Section 5.6. Developing the Project Proposal


5.6. Developing the Project Proposal

Earlier in the chapter, we listed the ideal elements for a project proposal. If you were handed a proposal to validate or if you were developing one from scratch, you now should have enough preliminary information to develop your project proposal. Let's review the list one more time:

  • Business case

  • Financial analysis

  • Market factors or requirements

  • High-level scope and requirements

  • Assumptions and exclusions

  • High-level resources

  • High-level schedule

  • Success criteria

  • Risks

  • Alternatives

  • Recommendations

In Chapter 2, we discussed the importance of aligning IT projects with corporate strategy and for making the business case for your projects. Here's where it comes into play. If after looking at the problem and desired outcome(s), if after listing all potential solutions and developing either a ranked list or a selected solution, if after all of that you can't make a business case for the project, you need to rethink your direction. Granted, you may not be in a position to change or cancel the project, but you will be in a position to discuss the potential problems with your project sponsor. Throughout this book, we'll continue to discuss ideal scenarios and best practices, not because we're unaware of the real world, but because we want to create an opportunity for you to grow and learn and hopefully create these best practices out there in the real world.

In some cases, you need to get the project up, running, and completed in a very short amount of time. This can occur for numerous reasons, but typically it's because there is some opportunity that someone wants to capture before it goes away. While it's not an ideal situation, it's certainly common in the corporate world. If you're pressed to get a project underway very quickly or you know that certain data will be seen as extraneous, bothersome, or presenting it would be considered an act of insubordination, you can create an abbreviated project proposal. In those instances, you can instead create a project proposal that includes:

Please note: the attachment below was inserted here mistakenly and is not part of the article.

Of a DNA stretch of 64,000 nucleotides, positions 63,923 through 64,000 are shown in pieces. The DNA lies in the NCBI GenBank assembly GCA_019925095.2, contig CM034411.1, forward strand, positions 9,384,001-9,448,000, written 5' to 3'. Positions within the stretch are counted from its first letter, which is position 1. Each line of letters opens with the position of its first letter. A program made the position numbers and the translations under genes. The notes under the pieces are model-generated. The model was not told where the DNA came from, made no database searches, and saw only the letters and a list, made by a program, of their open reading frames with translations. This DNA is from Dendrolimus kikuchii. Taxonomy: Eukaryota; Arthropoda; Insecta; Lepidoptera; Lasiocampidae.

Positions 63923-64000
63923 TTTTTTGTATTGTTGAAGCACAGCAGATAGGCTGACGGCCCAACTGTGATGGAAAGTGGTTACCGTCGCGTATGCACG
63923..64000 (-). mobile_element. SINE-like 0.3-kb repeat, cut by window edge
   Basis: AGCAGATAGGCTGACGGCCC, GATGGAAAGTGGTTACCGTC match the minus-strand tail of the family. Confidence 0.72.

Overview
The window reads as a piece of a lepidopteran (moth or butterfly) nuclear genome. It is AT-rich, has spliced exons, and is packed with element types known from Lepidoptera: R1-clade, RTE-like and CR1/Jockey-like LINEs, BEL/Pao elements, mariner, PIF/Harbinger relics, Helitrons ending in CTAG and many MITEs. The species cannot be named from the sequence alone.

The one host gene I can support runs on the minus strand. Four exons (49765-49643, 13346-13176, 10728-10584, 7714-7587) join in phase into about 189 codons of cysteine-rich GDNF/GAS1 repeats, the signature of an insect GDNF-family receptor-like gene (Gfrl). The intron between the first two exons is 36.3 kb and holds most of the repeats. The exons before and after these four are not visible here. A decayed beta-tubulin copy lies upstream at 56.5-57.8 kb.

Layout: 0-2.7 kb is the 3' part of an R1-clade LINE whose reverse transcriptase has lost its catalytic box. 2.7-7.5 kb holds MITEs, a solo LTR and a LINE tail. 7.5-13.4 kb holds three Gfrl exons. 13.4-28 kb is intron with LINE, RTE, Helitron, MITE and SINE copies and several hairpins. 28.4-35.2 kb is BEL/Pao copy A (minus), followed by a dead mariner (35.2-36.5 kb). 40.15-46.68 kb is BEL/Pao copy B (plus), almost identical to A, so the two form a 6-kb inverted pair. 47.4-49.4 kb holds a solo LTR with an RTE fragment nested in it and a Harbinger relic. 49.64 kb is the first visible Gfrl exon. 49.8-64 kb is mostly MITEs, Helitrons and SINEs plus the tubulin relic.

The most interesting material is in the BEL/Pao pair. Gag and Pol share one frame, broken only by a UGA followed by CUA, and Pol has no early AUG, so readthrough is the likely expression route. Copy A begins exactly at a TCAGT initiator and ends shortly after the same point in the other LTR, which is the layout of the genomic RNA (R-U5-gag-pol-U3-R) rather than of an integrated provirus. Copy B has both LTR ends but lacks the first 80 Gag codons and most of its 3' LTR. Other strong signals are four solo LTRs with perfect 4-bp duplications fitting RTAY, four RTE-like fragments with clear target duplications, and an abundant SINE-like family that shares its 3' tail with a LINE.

• Purpose of the project

  • High-level scope (what is and is not included)

  • Target schedule

  • Target resources

  • Target budget

Clearly, if you create an abbreviated proposal, you're missing the opportunity to ensure the project aligns with corporate strategy (the business case). You're also missing the opportunity to identify market requirements that might impact or influence the project. You're missing a lot of opportunities to clearly identify the project, but sometimes you just have to get the job done and do as you're told. If you aren't going to develop a full-fledged project proposal, make sure you at least cover the basics because this will be the foundation of the project as well as the basis for determining project success. As you read subsequent chapters of this book, you'll gain the skills to develop the remaining data for the project proposal. We'll discuss target schedule, resources, and budget in more detail.

If you do not have all the information you need to develop a solid project proposal, especially the more thorough version listed earlier that includes business case and financial analysis among others, don't worry. In the next chapter, we're going to continue to develop our project plan and define some of these additional elements.

In some companies, you're expected to justify the business case or show the cost/benefit of the project long before you've had a chance to develop project details. It's difficult to develop the project budget (which describes the cost of the project in the cost/benefit analysis) before you've defined all the work that has to go into the project. At the same time, you can't just expect to be handed a blank check for this yet-to-be defined project. So you have a bit of a dilemma. Let's take a minute to discuss estimating at this point in the project lifecycle.

5.6.1. Creating Estimates

At this point in the project planning process, you really only have a wild guess about what the project will cost and how long it will take unless it's similar to projects you've done in the past. Therefore, any estimate you toss out at this point would really be a guess, so informal or ballpark estimates are usually a waste of time at best and potentially dangerous at worst. You can really tank your reputation by consistently tossing out bad estimates, so try to avoid this whenever possible.